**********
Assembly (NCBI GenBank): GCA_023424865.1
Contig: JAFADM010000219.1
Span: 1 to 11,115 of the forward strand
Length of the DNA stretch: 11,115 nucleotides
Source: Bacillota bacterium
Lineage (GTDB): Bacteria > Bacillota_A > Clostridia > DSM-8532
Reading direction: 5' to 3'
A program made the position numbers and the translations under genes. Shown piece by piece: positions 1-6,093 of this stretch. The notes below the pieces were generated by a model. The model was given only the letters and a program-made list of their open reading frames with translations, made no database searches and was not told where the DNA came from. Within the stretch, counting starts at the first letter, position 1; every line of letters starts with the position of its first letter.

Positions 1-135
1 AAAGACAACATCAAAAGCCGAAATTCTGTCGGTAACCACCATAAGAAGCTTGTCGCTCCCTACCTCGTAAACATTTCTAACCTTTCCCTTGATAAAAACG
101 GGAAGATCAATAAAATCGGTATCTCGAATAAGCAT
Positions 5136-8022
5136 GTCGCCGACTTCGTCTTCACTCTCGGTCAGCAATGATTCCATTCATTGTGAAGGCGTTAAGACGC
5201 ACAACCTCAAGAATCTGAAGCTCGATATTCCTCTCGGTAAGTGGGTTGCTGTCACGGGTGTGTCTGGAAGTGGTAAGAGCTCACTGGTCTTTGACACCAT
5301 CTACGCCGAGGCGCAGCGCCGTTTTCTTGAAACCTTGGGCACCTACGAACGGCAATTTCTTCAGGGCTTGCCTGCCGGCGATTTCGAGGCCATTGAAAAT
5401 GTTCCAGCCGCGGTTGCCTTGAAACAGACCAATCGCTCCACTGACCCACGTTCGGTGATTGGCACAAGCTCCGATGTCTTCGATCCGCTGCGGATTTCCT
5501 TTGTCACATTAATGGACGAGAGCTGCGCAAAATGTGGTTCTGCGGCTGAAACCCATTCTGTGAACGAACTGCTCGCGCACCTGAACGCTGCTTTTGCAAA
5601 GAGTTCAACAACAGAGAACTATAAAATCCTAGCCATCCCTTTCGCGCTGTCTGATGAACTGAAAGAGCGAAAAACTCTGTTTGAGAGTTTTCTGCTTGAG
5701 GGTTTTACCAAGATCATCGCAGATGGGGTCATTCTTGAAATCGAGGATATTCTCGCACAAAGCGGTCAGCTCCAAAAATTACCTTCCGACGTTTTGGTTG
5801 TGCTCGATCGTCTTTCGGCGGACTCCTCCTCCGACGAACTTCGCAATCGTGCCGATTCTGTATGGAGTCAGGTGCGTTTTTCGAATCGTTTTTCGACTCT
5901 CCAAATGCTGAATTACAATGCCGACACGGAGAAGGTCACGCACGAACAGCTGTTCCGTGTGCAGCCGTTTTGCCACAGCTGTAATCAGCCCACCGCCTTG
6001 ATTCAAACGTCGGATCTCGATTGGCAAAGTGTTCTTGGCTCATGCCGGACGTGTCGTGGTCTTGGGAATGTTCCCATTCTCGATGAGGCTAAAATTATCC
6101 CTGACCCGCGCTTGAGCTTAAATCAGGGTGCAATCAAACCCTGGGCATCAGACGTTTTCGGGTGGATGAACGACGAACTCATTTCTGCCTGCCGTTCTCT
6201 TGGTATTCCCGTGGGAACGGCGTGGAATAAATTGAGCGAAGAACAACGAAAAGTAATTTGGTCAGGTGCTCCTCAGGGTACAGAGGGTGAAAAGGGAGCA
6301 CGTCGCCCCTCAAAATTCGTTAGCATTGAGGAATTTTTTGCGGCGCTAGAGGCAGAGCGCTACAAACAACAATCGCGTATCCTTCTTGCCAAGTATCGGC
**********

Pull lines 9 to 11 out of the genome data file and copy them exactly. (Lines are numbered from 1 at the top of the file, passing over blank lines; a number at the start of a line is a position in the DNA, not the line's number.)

Positions 1-135
1 AAAGACAACATCAAAAGCCGAAATTCTGTCGGTAACCACCATAAGAAGCTTGTCGCTCCCTACCTCGTAAACATTTCTAACCTTTCCCTTGATAAAAACG
101 GGAAGATCAATAAAATCGGTATCTCGAATAAGCAT